TPG reader credit card question: How bad is it to get denied for a credit card?
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The fastest way to accumulate a meaningful amount of points and miles is by opening new travel rewards credit cards to earn the intro bonuses they offer. However, if you keep at this long enough and apply for a lot of cards, you are almost certain to get rejected on a credit card application eventually. So the question becomes: Are there any long-term ramifications if you get declined for a credit card?
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This is an interesting question and one that readers have asked us many times. It’s important to have a thorough understanding of the factors that affect your credit score before you start applying for credit cards so that you understand how a credit card rejection can impact you.
Are there long-term problems if I’m declined for a credit card?
Any time you apply for a new line of credit, whether it’s a mortgage, car loan or credit card, the institution you’re applying with will “pull” your credit report. These “hard inquiries” usually lower credit score temporarily by about five points. These types of credit pulls differ from “soft inquiries,” which might happen when you open a new bank account or get your credit screened to sign a rental agreement. In a soft inquiry, the other party looks at your credit report but the inquiry doesn’t then affect your credit score.
These inquiries fall off your credit report after about two years, though the temporary score drop usually rebounds before then. In most cases, you’ll receive a hard credit pull whether you’re approved for a card or rejected (although American Express has been known not to perform a hard pull for existing customers when it declines them for a new card).
In this sense, the negative impact of applying for a new credit card is the same whether you get approved or rejected. Obviously, if you get approved, you get a new account and typically an increase to your total credit limit (not to mention a nice welcome bonus) which can help boost your credit score long term. On the other hand, since length of credit history and new credit account for 25% of your total FICO score, opening a new credit card account can also temporarily lower your score by bringing down the average age of your accounts. Overall, though, opening a new card and using it responsibly (i.e. paying it off on time and in full every month) should ultimately help raise your credit score.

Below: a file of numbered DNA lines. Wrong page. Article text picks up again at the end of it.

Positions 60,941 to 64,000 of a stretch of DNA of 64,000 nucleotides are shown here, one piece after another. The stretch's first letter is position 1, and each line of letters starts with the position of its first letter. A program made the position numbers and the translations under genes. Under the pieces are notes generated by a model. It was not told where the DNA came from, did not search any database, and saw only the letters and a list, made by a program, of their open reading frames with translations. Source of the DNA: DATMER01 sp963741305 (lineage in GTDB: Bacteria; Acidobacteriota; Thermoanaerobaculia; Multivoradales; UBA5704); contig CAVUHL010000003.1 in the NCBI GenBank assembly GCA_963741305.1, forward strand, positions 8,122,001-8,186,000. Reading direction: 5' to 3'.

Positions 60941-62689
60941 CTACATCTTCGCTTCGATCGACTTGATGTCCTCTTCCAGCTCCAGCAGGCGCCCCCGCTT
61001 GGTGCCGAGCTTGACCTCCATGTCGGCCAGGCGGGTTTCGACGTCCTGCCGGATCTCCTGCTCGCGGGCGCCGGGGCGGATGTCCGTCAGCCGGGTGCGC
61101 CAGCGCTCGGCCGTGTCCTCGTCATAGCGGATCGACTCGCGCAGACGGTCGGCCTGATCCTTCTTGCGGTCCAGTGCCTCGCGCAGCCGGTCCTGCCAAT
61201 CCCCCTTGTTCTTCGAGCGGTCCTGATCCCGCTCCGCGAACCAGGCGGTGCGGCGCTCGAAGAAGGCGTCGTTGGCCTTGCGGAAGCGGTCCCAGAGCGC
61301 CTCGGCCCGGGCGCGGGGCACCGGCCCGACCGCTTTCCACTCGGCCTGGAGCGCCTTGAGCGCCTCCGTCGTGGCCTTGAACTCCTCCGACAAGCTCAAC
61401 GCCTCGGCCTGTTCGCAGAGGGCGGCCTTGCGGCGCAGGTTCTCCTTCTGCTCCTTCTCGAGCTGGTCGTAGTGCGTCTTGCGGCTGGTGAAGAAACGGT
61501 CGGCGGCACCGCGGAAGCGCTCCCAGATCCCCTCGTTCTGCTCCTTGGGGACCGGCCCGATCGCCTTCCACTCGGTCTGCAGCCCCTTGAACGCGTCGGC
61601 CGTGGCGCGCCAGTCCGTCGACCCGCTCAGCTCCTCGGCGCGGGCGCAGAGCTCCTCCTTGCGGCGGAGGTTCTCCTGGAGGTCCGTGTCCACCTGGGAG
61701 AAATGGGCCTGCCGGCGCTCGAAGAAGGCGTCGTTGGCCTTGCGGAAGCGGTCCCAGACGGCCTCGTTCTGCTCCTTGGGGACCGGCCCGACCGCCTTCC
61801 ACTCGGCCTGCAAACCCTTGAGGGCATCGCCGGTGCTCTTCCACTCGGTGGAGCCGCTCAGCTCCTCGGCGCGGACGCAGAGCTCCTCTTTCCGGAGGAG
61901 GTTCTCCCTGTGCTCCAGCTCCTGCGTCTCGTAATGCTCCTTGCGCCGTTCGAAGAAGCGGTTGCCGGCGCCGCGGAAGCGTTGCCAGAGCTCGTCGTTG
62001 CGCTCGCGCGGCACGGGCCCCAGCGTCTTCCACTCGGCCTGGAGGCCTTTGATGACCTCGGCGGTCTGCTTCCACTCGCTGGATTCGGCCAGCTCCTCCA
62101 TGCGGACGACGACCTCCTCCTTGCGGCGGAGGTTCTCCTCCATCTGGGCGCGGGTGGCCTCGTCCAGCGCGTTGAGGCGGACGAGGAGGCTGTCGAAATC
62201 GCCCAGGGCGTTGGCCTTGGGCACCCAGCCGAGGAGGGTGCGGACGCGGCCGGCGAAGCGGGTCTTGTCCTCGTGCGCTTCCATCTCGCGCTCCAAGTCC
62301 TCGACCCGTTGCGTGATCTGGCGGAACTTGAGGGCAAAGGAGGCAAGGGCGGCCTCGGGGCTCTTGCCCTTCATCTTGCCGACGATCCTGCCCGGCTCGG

As for rejections, there are not any uniquely negative effects if you’re not approved for a new credit card. As a single data point, in over three years of collecting points and miles, I’ve been rejected for 12 different credit cards, and still have a credit score of about 780.
Study each issuer’s application rules
While you shouldn’t worry too much if your application gets rejected, you shouldn’t just apply sporadically without understanding the unique eligibility rules of each different card issuer.
We’re talking specifically about Chase 5/24 status and applying for Chase cards, since the issuer will probably automatically reject you if you’ve opened five or more credit cards in the last 24 months (except certain business credit cards). Even if you don’t know your Chase 5/24 status off the top of your head, it’s worth taking some time to sit down and figure it out instead of just applying randomly and hoping for the best.
The same goes for other issuers such as Amex, which limits you to only receiving the welcome bonus on each of its credit cards once per lifetime. You also have to be careful, as some issuers are especially sensitive to recent inquiries. Even if they don’t have any formal rules like Chase’s 5/24, Citi and Capital One have both been known to reject applicants with otherwise excellent credit for having too many recent inquiries on their credit report.
Read our ultimate guide to credit card application restrictions for everything you need to know.
Getting rejected for a credit card is unfortunate, but thankfully there should not be any permanent harm to your credit score. The five-point hit to your credit score from the hard pull and the inquiry itself will fade over time, meaning you shouldn’t balk at applying out of fear of damaging your score for the long term. Still, you should make sure you know the rules of any issuer whose cards you’re thinking of applying for. There’s no good reason to waste a credit inquiry on a card you have absolutely no chance of getting, like applying for a Chase card when you’re over that 5/24 limit.
Additional reporting by Joseph Hostetler.
Featured photo by karen roach/Shutterstock.
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